The head of a statue depicting Egerton Ryerson has turned up at Land Back Lane in Caledonia.
Ryerson’s statue was toppled from its perch at the university that bears his name after a march in Toronto on June 6 that brought an estimated 1,000 people from Queen’s Park to the downtown campus.
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They were there to protest Ryerson — a 19th-century educator who helped shape Canada’s residential school system — and honour victims of the boarding schools for Indigenous youth, sparked by the discovery in May of the remains of 215 children buried on the grounds of a former residential school in Kamloops, B.C.
Details are murky as to how the paint-splattered statue’s head — partially caved in by hammer blows and with a strip of black tape still across its mouth — found its way to the hard-packed clay of 1492 Land Back Lane in Caledonia, a 25-acre front line in the assertion of Indigenous land rights.
But on June 8, Skyler Williams of Six Nations was standing high on a hill overlooking the occupied construction site, rotating the statue’s head on a brass pole.
The crumpled head has an unimpeded view of the camp, where 11 tiny homes and a few larger buildings dot the barren landscape, alongside 10 vegetable garden plots and three white pine saplings, newly planted in memory of the children who died at Kamloops Indian Residential School.
Their remains, Williams said, are proof the Canadian government was not only trying to exterminate Indigenous culture through the residential school system, but Indigenous lives.
“There weren’t rattles and drums in that hole,” he said. “Those were our children, our people in that hole.”
Many Canadians were shocked by news of the discovery. Williams had a different reaction.
“Disappointment,” he said. “I was disappointed that people needed to see 215 bodies of dead kids to realize what we’ve been saying for the last 50 years was true. There was a level of anger for me.”
He compared the bulldozers that cleared the land on McKenzie Road — which land defenders contend is unceded Haudenosaunee territory within the Haldimand Tract — to Indian agents and police “ripping” children out of their homes to attend residential schools, from which thousands did not return.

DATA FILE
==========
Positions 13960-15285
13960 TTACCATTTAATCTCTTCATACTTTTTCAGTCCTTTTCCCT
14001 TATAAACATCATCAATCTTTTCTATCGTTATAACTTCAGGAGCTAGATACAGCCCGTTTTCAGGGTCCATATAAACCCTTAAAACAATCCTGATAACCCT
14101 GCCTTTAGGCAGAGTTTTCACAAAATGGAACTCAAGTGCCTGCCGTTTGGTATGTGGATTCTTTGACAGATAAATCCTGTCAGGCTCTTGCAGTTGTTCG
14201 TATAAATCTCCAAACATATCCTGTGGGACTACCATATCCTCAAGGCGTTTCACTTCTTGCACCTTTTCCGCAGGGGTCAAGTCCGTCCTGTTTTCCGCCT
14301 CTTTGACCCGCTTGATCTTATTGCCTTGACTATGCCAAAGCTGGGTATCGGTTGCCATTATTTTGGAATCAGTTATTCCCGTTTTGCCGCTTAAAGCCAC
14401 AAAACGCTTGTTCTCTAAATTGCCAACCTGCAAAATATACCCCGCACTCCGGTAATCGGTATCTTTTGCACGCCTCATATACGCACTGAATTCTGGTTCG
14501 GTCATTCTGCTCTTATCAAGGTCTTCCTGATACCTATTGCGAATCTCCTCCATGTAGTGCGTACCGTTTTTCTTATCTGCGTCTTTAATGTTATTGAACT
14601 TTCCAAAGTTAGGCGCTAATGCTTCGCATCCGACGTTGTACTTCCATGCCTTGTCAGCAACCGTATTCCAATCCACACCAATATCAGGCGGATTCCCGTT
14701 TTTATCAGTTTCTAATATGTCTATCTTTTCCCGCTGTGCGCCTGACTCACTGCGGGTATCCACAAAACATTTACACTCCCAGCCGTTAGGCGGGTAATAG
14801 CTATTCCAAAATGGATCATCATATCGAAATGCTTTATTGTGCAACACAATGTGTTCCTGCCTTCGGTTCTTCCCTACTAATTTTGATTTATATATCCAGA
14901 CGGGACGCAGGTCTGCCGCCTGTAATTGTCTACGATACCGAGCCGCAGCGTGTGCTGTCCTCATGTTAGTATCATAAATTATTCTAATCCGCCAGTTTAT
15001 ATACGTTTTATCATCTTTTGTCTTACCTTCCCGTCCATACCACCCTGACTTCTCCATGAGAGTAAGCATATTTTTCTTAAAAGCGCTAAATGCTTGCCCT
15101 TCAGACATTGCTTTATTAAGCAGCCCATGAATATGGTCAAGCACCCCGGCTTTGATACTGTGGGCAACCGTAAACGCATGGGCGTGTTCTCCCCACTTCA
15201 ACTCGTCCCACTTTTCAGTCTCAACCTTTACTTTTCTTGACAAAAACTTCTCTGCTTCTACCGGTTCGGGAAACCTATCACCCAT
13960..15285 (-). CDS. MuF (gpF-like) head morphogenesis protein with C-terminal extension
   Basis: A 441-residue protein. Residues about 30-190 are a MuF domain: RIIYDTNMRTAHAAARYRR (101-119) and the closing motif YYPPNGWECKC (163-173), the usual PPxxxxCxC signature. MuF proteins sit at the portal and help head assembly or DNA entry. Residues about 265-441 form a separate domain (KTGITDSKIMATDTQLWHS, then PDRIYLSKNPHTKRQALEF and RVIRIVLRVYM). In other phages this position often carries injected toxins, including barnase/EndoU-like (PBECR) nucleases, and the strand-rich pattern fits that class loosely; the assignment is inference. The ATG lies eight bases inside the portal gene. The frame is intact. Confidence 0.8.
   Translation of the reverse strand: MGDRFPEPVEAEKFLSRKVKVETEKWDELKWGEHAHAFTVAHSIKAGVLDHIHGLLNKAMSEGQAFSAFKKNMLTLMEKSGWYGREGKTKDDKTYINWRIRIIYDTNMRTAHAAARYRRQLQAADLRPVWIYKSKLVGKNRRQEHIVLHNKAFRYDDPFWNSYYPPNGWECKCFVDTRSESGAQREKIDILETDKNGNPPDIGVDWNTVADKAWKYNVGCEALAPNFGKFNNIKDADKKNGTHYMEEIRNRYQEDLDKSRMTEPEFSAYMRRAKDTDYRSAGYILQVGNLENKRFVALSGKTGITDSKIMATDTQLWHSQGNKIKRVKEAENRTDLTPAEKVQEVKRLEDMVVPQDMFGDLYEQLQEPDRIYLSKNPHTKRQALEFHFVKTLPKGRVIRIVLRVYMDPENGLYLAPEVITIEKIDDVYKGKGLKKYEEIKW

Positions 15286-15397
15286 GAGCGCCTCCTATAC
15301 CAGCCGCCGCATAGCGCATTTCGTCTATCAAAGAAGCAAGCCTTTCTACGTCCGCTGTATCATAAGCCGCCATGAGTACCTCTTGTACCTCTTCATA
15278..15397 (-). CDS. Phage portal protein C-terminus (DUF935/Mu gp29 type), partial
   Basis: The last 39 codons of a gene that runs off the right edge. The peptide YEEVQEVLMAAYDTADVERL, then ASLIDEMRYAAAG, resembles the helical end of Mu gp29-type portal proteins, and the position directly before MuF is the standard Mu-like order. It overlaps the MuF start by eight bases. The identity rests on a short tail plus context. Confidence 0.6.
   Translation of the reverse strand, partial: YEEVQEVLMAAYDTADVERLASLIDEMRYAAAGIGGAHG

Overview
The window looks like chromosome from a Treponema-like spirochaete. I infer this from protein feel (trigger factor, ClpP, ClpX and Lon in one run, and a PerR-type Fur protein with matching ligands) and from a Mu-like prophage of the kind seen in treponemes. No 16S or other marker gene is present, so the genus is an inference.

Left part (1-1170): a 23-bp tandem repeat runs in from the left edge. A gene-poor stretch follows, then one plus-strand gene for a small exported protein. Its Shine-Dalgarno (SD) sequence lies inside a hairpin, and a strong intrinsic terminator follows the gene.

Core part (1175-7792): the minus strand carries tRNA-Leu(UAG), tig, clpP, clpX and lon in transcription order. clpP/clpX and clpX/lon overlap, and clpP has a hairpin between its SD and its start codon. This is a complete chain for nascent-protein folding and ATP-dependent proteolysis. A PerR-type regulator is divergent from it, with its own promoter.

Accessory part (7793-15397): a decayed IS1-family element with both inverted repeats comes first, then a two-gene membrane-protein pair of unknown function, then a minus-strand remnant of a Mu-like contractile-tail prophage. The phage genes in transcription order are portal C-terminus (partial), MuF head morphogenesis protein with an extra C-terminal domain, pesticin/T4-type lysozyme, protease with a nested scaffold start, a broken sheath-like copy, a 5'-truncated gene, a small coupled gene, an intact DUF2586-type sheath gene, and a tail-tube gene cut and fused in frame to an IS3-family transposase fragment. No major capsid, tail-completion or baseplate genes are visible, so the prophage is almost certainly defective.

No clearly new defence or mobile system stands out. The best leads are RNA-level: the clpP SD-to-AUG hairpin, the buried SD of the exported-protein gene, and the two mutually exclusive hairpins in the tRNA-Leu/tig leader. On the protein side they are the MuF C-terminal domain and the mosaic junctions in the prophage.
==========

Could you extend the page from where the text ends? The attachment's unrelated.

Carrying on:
Many more were abused and left with physical wounds and emotional scars that continue to affect their descendants.
“There needs to be some accountability,” Williams said, adding with so much information coming to light about residential schools and other historical injustices, ignorance is no longer an excuse for government inaction.
“Now everybody sees everything,” he said. “There isn’t much hiding of anything anymore.”
Ryerson’s head comes to rest just down the road from the former Mohawk Institute in Brantford, a residential school better known to students as “The Mush Hole” in reference to the bland, soggy offerings fed to the residents. The land back movement, Williams said, is in part an attempt to secure space for Indigenous people to “deal with that trauma and heal.”
Williams said the Ryerson statue’s head would stay at Land Back Lane unless another First Nation asks to borrow it.
“It belongs to the movement,” he said.
In a June 6 statement, the university said it will not replace the toppled statue.
For years, school leaders have been under mounting pressure to change the institution’s name, resulting in a task force announced in September.
In a May 11 letter published by the Yellowhead Institute, an Indigenous-led think tank based at the university, Indigenous students demanded the university immediately drop the Ryerson name rather than wait for the task force review.
“Until it is met, we will erase Ryerson ourselves, removing the university’s current name from our email signatures, CVs, and other professional communications and replacing it with an X,” the letter reads.
To Williams, taking down the statue is a positive symbolic step, but he said “there needs to be a lot more done” to atone for the thousands of children who were denied the chance to grow into adulthood and have families of their own.
“This isn’t justice. There needs to be some systemic change that really sees our community’s voices heard,” he said.
“So I hope this small token — and this is a very small token — lights some fires under some people to make some actual change.”
—With files from Kate McCullough
J.P. Antonacci is a Local Journalism Initiative reporter based at the Hamilton Spectator. The initiative is funded by the Government of Canada